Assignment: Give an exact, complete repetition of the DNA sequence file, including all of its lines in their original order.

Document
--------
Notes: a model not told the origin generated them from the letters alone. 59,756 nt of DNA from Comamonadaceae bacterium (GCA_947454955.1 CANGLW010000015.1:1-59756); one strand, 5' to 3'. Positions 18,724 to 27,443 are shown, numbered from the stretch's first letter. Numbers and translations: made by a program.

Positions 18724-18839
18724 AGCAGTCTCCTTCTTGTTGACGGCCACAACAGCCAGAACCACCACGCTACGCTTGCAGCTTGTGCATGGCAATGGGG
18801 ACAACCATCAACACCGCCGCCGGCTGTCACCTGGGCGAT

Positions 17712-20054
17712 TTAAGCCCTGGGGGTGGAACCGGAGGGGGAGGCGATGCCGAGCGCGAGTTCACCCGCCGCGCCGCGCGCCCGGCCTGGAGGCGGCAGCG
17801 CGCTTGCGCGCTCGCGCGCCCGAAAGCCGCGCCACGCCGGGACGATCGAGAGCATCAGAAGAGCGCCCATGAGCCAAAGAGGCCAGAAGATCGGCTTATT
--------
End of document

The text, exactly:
Notes: a model not told the origin generated them from the letters alone. 59,756 nt of DNA from Comamonadaceae bacterium (GCA_947454955.1 CANGLW010000015.1:1-59756); one strand, 5' to 3'. Positions 18,724 to 27,443 are shown, numbered from the stretch's first letter. Numbers and translations: made by a program.

Positions 18724-18839
18724 AGCAGTCTCCTTCTTGTTGACGGCCACAACAGCCAGAACCACCACGCTACGCTTGCAGCTTGTGCATGGCAATGGGG
18801 ACAACCATCAACACCGCCGCCGGCTGTCACCTGGGCGAT

Positions 17712-20054
17712 TTAAGCCCTGGGGGTGGAACCGGAGGGGGAGGCGATGCCGAGCGCGAGTTCACCCGCCGCGCCGCGCGCCCGGCCTGGAGGCGGCAGCG
17801 CGCTTGCGCGCTCGCGCGCCCGAAAGCCGCGCCACGCCGGGACGATCGAGAGCATCAGAAGAGCGCCCATGAGCCAAAGAGGCCAGAAGATCGGCTTATT